Prolonged bottle use and its association with iron deficiency anemia and overweight

A preliminary study

Karen A. Bonuck, Richard Kahn

Research output: Contribution to journalArticle

41 Citations (Scopus)

Abstract

To determine the prevalence of prolonged bottle feeding practices in young children, and its association with body mass index (BMI) and iron deficiency anemia (IDA), we conducted a cross-sectional survey study at 3 Bronx, NY, WIC sites. Caregivers of 95 predominantly Hispanic and African-American WIC-enrolled children aged 18-56 months presenting for recertification completed questionnaires. Half were overweight (>85th% BMI) and 36% were obese (>95th% BMI); 21% met CDC criteria for anemia. Two thirds (63%) received daily bottles of milk or sweet liquids. Daily bottle use ranged from 3 to 10 (mean=3.3, median=3). Bottle use was significantly associated with obesity (>95th% BMI, p<0.0005), not significant with overweight (>85th% BMI, p<0.06) and statistically significant with IDA.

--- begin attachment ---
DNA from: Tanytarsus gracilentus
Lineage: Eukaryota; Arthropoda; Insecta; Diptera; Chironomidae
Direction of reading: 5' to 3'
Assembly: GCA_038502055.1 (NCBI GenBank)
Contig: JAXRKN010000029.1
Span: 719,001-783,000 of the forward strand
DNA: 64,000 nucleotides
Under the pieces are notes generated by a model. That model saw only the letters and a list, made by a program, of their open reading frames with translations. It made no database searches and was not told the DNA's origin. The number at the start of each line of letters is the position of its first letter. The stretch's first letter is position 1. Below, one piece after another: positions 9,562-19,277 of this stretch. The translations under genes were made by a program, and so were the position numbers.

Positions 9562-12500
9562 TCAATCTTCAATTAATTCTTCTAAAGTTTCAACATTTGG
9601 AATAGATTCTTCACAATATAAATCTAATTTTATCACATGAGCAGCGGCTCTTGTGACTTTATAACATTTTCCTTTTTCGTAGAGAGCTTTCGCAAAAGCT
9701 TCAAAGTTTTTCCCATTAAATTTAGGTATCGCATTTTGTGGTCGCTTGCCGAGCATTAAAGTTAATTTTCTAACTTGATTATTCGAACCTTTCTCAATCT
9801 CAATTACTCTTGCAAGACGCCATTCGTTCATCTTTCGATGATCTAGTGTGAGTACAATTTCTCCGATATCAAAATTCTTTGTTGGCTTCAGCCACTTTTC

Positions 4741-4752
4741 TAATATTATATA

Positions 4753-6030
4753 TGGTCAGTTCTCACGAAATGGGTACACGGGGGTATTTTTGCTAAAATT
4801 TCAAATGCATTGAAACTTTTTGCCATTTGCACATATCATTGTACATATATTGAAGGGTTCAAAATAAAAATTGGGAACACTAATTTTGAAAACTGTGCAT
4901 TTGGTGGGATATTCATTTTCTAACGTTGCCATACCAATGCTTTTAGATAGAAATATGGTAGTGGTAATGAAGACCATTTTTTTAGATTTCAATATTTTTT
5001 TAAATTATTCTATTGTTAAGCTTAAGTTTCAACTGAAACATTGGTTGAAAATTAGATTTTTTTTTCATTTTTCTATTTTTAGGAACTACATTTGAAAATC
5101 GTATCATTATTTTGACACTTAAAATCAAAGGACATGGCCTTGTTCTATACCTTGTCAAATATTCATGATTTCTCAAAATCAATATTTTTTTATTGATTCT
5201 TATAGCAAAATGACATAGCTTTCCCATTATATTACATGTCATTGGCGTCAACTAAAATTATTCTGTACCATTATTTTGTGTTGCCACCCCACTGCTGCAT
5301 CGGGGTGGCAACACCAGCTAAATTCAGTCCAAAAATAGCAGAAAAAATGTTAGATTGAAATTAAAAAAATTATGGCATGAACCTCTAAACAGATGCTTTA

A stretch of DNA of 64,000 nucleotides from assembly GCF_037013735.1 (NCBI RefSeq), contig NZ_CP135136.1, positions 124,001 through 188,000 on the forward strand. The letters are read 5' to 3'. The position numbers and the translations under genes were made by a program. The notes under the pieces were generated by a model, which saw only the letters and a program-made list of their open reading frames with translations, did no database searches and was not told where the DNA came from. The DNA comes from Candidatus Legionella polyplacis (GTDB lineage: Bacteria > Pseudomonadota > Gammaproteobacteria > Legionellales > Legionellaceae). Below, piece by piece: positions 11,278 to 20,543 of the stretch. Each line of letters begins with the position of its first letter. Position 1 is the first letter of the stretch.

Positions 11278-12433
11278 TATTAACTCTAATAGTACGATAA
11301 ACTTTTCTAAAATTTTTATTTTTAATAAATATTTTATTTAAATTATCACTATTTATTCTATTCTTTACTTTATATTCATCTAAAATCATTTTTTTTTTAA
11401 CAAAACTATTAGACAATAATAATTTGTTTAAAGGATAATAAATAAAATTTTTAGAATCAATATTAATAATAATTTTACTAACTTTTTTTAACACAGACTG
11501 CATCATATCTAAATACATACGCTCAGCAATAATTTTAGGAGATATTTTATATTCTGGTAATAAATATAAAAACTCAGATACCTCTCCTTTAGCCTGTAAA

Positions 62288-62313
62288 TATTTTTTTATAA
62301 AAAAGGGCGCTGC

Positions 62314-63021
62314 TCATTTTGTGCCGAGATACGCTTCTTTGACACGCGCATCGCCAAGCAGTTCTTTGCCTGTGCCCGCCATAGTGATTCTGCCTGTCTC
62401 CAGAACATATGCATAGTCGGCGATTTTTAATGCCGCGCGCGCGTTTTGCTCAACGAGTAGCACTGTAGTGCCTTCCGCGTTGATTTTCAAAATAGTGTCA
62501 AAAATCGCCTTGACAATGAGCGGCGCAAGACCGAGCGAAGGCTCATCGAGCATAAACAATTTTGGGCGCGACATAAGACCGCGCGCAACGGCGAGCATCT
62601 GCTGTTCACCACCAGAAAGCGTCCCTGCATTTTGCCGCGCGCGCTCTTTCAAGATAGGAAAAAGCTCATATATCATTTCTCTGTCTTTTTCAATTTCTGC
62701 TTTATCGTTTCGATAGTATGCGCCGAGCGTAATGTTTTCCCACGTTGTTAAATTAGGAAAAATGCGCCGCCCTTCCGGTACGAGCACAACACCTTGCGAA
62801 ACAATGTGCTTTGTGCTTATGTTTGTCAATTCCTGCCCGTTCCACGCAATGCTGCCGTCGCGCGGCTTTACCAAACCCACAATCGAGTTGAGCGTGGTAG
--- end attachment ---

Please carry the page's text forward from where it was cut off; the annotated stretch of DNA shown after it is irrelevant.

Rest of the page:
Original languageEnglish (US)
Pages (from-to)603-607
Number of pages5
JournalClinical Pediatrics
Volume41
Issue number8
StatePublished - Oct 2002

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Iron-Deficiency Anemias
Body Mass Index
Cross-Sectional Studies
Bottle Feeding
Centers for Disease Control and Prevention (U.S.)
Hispanic Americans
African Americans
Caregivers
Anemia
Milk
Obesity

ASJC Scopus subject areas

  • Pediatrics, Perinatology, and Child Health

Cite this

Prolonged bottle use and its association with iron deficiency anemia and overweight : A preliminary study. / Bonuck, Karen A.; Kahn, Richard.

In: Clinical Pediatrics, Vol. 41, No. 8, 10.2002, p. 603-607.

Research output: Contribution to journalArticle

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